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Jan 31 17 2:07 AM

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There has been a lot of discussion among psychiatrists and psychologists if there really is such a thing as a sex addiction (like in nymphomania and hypersexuality). The problem is that the term "addiction" refers to the abuse of substances and they way they cause addiction, not sexual arousal, which is produced by your own body/mind.

This is relevant to the crossdreamer debate, as some seem to belive that crossdreaming can be CAUSED by a sex addiction, and not the other way around: that a suppressed and unlived sexuality can cause an obession with -- let's say -- porn.

How To Treat Sex Addiction When You Don't Think It Exists

Zahra Barnes writes:
=In Kerner’s corner is the American Academy of Sexuality Educators, Counselors, and Therapists, which in December 2016 released a statement emphasizing their belief that sex addiction isn’t real. “[AASECT] does not find sufficient empirical evidence to support the classification of sex addiction or porn addiction as a mental health disorder and does not find the sexual addiction training, treatment methods, and educational pedagogies to be adequately informed by accurate human sexuality knowledge,” the statement reads in part.
...
 According to Katehakis, people can get hooked on the rush, whether that’s due to sex or drugs: “[These actions] form deeper neural pathways as they become habituated. Humans have very malleable brains, so these become adaptive patterns.”She believes that true sex addiction happens because the person needs that flood of feel-good feelings. “Classic sex addiction is based in trauma, like emotional or physical abuse or neglect in childhood,” Katehakis says, adding that a person who has been traumatized may feel “dead inside” and look to different vices in an effort to feel something. “The use of sex creates a dopaminergic [dopamine-related] rush.”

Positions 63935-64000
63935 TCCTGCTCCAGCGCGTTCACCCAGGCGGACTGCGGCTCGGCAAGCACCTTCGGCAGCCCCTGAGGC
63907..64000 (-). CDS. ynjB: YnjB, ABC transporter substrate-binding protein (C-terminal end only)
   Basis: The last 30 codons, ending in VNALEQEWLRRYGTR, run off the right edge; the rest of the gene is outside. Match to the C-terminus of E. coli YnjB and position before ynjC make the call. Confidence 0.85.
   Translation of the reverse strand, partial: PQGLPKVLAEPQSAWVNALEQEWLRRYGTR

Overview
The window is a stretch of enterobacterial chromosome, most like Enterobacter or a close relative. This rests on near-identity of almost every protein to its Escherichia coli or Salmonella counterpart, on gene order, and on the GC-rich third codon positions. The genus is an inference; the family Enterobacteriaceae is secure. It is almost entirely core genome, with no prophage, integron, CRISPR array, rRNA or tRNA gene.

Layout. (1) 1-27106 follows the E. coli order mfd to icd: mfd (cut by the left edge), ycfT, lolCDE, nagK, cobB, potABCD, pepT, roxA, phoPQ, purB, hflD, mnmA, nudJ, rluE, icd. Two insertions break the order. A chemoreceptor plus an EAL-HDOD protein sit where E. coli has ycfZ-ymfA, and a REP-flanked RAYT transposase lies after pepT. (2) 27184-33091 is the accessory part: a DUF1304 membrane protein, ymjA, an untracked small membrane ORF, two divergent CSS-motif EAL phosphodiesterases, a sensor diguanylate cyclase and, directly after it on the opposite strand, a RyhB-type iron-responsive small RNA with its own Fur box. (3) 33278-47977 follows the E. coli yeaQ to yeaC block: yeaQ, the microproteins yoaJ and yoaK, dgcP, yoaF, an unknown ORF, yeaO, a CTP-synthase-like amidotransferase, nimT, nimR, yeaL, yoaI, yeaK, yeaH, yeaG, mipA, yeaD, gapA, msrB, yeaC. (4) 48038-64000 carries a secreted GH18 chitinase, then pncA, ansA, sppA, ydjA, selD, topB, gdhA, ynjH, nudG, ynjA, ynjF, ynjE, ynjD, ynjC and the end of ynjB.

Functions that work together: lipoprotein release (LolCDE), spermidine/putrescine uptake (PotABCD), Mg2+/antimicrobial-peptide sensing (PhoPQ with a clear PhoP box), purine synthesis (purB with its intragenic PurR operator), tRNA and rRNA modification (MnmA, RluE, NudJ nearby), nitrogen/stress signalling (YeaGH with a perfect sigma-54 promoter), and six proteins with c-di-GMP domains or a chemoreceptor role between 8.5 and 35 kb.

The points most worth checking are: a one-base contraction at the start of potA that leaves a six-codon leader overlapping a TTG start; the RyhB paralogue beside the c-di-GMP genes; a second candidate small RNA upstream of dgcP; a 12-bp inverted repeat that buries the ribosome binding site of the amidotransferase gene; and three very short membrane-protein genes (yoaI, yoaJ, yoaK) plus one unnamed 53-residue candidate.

I found this comment especilly illuminating:
Some people may think they’re addicted to sex—or even have an expert diagnose them as such—because they’re doing things outside their comfort zone or acting in a way that feels out of control.“In my experience, the majority of people [who identify as sex addicts] are not really compulsive at all,” Aaron says. “They may have a fetish they feel is unhealthy or impure, or come from a religious, sex-negative, or sex-shaming background.”Kerner agrees. “There’s a number of people who are alarmed at some aspect of their sexuality, like masturbating to gay porn or liking kinky sex, and want to eliminate it. Because they cannot, they identify as sex addicts,” he says, noting that men are far more likely than women to present with problematic sexual issues.


In other words: Crossdreamers may think they are sex addicts, because society instills gulit into them, dismissing their feelings as real or appropriate.

 
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#1 [url]

Feb 2 17 8:23 AM